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Re: [HACKERS] Copyright

From: Tom Lane <tgl(at)sss(dot)pgh(dot)pa(dot)us>
To: Thomas Lockhart <lockhart(at)alumni(dot)caltech(dot)edu>
Cc: Philip Warner <pjw(at)rhyme(dot)com(dot)au>, PostgreSQL Development <pgsql-hackers(at)postgreSQL(dot)org>
Subject: Re: [HACKERS] Copyright
Date: 2000-01-29 07:55:56
Message-ID: (view raw, whole thread or download thread mbox)
Lists: pgsql-hackers
Thomas Lockhart <lockhart(at)alumni(dot)caltech(dot)edu> writes:
> The original sources, and the modified sources *that we know about*
> (someone could have and probably has taken the source code, modified
> it, and not contributed back the changes) are always fair game to be
> taken out of open source status.

The above could easily be misinterpreted.  I believe the point Thomas
meant to make is that anyone is free to make a derivative version that
they choose not to release as open source.  It does *not* mean that
someone can take away your right to use existing code that was already
released with a Berkeley-style license.

> The original copyrights are still valid and travel with the code.
> However, afaict they are designed to release UC Berkeley from
> liability and to preserve some credit for the original work, not to
> allow Berkeley to assert ownership control over derivative sources
> (into which category I think the current PostgreSQL tree falls, so to
> speak).

Right, and I think that it's past time that the Postgres group (in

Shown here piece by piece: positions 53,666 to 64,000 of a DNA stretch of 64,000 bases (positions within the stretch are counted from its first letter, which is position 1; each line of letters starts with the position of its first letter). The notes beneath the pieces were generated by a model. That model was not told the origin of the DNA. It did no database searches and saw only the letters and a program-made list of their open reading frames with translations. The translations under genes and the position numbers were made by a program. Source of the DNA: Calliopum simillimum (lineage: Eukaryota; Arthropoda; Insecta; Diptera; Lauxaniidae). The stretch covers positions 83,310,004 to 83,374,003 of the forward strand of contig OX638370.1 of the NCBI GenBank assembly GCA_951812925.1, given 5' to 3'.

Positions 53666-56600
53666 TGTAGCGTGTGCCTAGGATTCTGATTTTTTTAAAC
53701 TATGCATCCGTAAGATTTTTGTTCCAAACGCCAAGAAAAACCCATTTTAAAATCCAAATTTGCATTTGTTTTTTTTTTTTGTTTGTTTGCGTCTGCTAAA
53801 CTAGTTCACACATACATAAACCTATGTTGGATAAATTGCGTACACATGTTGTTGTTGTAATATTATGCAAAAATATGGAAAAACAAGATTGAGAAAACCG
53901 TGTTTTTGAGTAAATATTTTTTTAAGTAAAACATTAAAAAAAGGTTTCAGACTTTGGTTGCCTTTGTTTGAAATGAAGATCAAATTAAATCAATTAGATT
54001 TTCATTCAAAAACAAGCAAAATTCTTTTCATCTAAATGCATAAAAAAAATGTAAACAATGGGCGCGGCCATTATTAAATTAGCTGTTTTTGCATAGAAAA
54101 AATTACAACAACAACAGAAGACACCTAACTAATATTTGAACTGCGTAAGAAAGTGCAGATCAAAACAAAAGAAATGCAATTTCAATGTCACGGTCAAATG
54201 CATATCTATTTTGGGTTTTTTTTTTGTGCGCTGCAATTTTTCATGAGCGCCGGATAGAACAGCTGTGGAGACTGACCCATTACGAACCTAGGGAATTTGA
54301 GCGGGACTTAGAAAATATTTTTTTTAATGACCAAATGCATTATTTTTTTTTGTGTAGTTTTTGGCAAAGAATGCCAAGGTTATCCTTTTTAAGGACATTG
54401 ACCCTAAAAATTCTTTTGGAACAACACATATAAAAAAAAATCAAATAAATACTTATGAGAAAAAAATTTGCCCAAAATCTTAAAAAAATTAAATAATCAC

the person of PG Inc, or some other entity if that's what a majority
want) explicitly make the same statements that UC Berkeley has made.
Anyone here want to be on the hook for liability when some big
company's database crashes?  Not me...

> I think Marc is concerned that there be someone or something able to
> represent the current code tree, and to prevent hijacking of the
> PostgreSQL (and perhaps Postgres) names from this open source group.

That's actually quite a separate issue.  Trademarking the name
"PostgreSQL" might be a good idea to prevent some random bozo from
claiming ownership of it.  (In reality, I think any attempt by
someone else to register that name as a database trademark at this
point could easily be shot down, but it would be far cheaper to
register the mark pre-emptively than to file suit against someone's
predatory registration.)  Yet ... on the other hand, if it were a
trademark then someone *could* buy it off PG Inc.  If that happened,
we (the community) would still have the rights to use the Postgres code,
but we'd have to find another name for it ;-).

			regards, tom lane

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